Gain insight and learn to identify different types of elevation.
AutoElevate utilizes three different methods of Elevation in Windows: Admin, User, and System elevation.
The elevation type affects the context of what each application has or doesn’t have access to. This includes things like:
- Mapped/network drives
- Network resources
- File shares
- Cached settings
- User desktops
- Application customizations
- Personal settings.
By default, the agent elevates approved applications and features using Admin Elevation. When something is being launched from a network resource (file share), it will automatically switch to “User Elevation,” and “System Elevation” is currently used as a fallback in case the other elevation methods fail. Rules can be set to use the Elevation Type of your choice, which may be desirable in certain circumstances or use cases.
What is it? The default elevation type is used automatically for any approval. Additionally, it will automatically be used for all CLSID (COM object) approvals.
How does it work? It inserts Admin credentials (the local ~0000AEAdmin user is utilized) into the UAC dialog box so that the program’s execution is not interrupted and will also run within the context of the Admin user. If, for some reason, this method is not possible, the agent will automatically attempt System elevation.
Why is it beneficial? Many requests for elevation do not happen immediately when a process is launched. Therefore, dismissing the UAC and trying to launch the process again with an elevated token doesn’t work. Many times, it results in program errors and a frustrating experience.
In addition, many Windows features use CLSIDs (COM Objects) that cannot be relaunched with the user’s intent. Therefore, it’s best to let the UAC do its thing and supply it with a username/password to properly launch what the user intended.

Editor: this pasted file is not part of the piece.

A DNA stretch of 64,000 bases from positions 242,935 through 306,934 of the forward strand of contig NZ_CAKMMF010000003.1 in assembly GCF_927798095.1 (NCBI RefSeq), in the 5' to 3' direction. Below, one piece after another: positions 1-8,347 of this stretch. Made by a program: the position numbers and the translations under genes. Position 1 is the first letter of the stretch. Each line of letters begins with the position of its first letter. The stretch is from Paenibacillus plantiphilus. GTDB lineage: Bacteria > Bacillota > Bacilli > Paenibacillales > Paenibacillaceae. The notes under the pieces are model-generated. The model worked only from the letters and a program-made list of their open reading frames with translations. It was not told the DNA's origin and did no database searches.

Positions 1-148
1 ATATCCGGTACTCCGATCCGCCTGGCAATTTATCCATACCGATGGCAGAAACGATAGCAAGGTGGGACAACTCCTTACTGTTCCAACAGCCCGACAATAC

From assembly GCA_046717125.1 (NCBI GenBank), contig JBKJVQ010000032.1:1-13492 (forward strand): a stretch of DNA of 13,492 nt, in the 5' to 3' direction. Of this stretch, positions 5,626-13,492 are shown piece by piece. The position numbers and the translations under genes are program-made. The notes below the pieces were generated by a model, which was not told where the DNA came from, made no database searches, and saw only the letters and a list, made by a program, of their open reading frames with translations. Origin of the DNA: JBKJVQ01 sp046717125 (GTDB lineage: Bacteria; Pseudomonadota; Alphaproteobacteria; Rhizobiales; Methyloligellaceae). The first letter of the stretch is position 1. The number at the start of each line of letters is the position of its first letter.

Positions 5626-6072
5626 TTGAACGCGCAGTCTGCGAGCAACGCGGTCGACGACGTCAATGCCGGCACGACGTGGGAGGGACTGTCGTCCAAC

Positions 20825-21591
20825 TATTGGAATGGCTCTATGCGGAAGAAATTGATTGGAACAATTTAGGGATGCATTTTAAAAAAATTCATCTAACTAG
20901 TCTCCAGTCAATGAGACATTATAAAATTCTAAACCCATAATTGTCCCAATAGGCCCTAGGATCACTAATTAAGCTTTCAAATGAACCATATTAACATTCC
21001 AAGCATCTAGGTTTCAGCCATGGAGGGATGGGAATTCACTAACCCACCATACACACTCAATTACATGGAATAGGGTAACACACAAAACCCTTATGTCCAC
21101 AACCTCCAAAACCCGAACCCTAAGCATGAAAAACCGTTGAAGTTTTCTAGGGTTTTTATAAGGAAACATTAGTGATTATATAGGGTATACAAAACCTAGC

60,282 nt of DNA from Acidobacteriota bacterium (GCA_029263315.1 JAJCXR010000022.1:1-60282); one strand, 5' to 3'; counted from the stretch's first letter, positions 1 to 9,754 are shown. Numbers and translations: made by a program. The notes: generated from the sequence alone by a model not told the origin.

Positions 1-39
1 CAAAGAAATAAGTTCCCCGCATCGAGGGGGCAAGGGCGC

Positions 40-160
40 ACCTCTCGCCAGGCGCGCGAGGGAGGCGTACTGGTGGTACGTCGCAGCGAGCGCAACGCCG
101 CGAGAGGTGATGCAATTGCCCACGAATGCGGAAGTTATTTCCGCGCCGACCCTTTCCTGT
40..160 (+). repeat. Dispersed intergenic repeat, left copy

How can I use it? It is set by default, but if an existing Rule is set to User Elevation, you can set it back to Admin Elevation by using the corresponding Action in the Rules grid.
What is it? An alternate elevation type to be used for cases where the application needs to run in the context of the user who made the request. It will automatically be used by default for all approvals for applications coming from a network resource.
How does it work? It promotes the role of the requesting User to an Administrator specifically for the elevation of the requested application and then automatically inserts the user credentials into the UAC dialog box. Immediately after elevating the requested application or feature, if needed, it will demote the user's role back to a Standard user.
Why is it beneficial? This ensures that the elevation process avoids problems due to access restrictions for the ~0000AEAdmin user to the network resource. The app would elevate in these cases, but the user would be prompted for a network credential. This could make the user confused or think that elevation hasn’t happened successfully.
Some applications that require Admin privileges and are run by the user on an ongoing basis need to run as the logged-in user to retain custom settings, cached preferences, application customizations, or access resources specific to the user. (i.e., Visual Studio, Autodesk AutoCAD, etc.)
Some applications need access to network-mapped drives, printers, file shares, or other network resources.
When User Elevation occurs for the 1st time for any given user, the agent will prompt the user to enter their password. This password is stored securely in Microsoft’s Windows Credential Manager for future use in the automated elevation process. This password remains only on the local machine and is never sent over the network or internet, and is not stored on AutoElevate servers. Below is a screenshot of what this dialog looks like:
How can I use it? It can be set for an existing Rule using the corresponding Action in the Rules grid.
What is it? Elevation type is used to relaunch an application with an elevated token in the System context.
How does it work? First, the agent dismisses the UAC, typically causing the target application to quit or error out. Then, it locates the application's executable and any arguments being passed to it and launches the executable as a new process with an elevated System token.
How can I use it? Currently, it cannot be set explicitly. If, in the very rare case that one of the other elevation types fails, System elevation will be used as a fallback.